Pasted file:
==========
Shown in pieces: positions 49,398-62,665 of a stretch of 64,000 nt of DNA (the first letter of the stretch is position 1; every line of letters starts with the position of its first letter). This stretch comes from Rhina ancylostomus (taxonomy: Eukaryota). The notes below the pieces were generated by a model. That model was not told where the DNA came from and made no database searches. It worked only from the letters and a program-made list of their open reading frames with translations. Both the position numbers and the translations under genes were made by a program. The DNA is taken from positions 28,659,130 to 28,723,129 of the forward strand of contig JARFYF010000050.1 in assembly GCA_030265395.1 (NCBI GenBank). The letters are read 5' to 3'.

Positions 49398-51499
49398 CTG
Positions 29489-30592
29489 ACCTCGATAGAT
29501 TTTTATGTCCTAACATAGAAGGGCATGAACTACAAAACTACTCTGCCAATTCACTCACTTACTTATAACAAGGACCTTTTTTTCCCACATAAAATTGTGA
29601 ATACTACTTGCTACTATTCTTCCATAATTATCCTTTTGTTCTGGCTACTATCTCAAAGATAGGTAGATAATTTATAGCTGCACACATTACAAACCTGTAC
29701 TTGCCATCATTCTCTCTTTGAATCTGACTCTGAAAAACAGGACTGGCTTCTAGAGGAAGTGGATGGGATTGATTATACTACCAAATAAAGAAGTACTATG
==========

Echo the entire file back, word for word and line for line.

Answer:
Shown in pieces: positions 49,398-62,665 of a stretch of 64,000 nt of DNA (the first letter of the stretch is position 1; every line of letters starts with the position of its first letter). This stretch comes from Rhina ancylostomus (taxonomy: Eukaryota). The notes below the pieces were generated by a model. That model was not told where the DNA came from and made no database searches. It worked only from the letters and a program-made list of their open reading frames with translations. Both the position numbers and the translations under genes were made by a program. The DNA is taken from positions 28,659,130 to 28,723,129 of the forward strand of contig JARFYF010000050.1 in assembly GCA_030265395.1 (NCBI GenBank). The letters are read 5' to 3'.

Positions 49398-51499
49398 CTG
Positions 29489-30592
29489 ACCTCGATAGAT
29501 TTTTATGTCCTAACATAGAAGGGCATGAACTACAAAACTACTCTGCCAATTCACTCACTTACTTATAACAAGGACCTTTTTTTCCCACATAAAATTGTGA
29601 ATACTACTTGCTACTATTCTTCCATAATTATCCTTTTGTTCTGGCTACTATCTCAAAGATAGGTAGATAATTTATAGCTGCACACATTACAAACCTGTAC
29701 TTGCCATCATTCTCTCTTTGAATCTGACTCTGAAAAACAGGACTGGCTTCTAGAGGAAGTGGATGGGATTGATTATACTACCAAATAAAGAAGTACTATG